'Intergenerational class warfare': Economists expose GOP's heartless plot to hurt parents


The Republicans' tax scam manages to get worse and worse with each passing day.

The tax scam being pushed by the Trump administration and the GOP was already known to be terrible for anyone other than corporations or the super-rich.

The White House has been pushing the scheme with debunked "trickle down" talking points and outright lies about who would benefit from it, to try to hide just how damaging the bill would be for millions of Americans.

And Republican leadership has taken to simply lying about the impact it would have on middle-class families and the economy, while many in the party also flat-out admit it's nothing but an intentional giveaway to their wealthy donors.

House Speaker Paul Ryan said in September that he was "really excited" to be raising taxes on working families in order to give the rich and their children — like, say, the Trump kids — even more money.

And now, economists have exposed the appalling depth and breadth of the damage the GOP's plot would do to millions of families with kids — 22 million families, to be precise, roughly half the projected total at the time the tax hikes would take effect.

Meanwhile, the scheme calls for the elimination of the estate tax, which applies only to a tiny, extremely wealthy fraction of families in the country.

As eminent economist, professor, and columnist for The New York Times Paul Krugman put it plainly, this is nothing but "intergenerational class warfare" being waged by the wealthy elites in the GOP against hard-working American families.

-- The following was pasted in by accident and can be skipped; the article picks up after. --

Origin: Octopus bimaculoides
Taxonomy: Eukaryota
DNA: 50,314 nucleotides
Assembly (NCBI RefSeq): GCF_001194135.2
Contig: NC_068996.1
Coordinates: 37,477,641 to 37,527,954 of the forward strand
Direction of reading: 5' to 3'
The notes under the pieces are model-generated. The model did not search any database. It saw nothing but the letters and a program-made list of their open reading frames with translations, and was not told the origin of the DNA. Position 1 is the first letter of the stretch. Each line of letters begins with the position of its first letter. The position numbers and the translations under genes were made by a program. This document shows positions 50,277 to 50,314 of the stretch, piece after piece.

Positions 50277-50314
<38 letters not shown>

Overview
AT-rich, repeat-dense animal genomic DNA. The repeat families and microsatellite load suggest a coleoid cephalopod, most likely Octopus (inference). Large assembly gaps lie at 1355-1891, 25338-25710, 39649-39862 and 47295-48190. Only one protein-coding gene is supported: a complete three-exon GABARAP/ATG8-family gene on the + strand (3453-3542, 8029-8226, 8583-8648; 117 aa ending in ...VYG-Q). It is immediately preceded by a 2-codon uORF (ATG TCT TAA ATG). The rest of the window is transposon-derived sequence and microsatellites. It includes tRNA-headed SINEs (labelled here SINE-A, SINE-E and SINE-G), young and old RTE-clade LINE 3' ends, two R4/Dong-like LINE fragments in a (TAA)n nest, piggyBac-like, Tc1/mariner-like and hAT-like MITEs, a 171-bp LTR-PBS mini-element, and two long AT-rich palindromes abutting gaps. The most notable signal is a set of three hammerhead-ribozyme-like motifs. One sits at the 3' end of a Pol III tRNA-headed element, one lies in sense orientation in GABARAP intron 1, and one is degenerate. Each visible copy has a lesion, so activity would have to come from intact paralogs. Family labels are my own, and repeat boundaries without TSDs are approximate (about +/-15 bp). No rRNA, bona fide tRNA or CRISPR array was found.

Ernie Tedeschi, a former senior adviser and economist at the Treasury Department's Office of Economic Policy, ran the numbers on what the tax scam would mean for families who don't have enough money for the Republicans to care about them.

What he found is nothing short of galling (emphasis original):

I find that under the TCJA as written, 22 million families with children would see a tax hike in 2027 versus current law. This includes the indirect effects of the corporate income tax cut, but assumes that the filer credits expire in 2023.

That 22 million figure is almost exactly half of the 44 million total families with kids projected for 2027.

22 million American families will see their taxes raised if the Republican Party — the supposed party of "family values" — manages to force this scam through Congress.

But a small number of wealthy families will get a little more money stuffed into their already-fattened coffers.

Georgia Democratic Rep. John Lewis recently called out this scheme for exactly what it is:

But to Trump and the GOP, anything that gives them and their wealthy friends and relatives more money is worth whatever devastation it may bring to anyone else's family — all 22 million of them.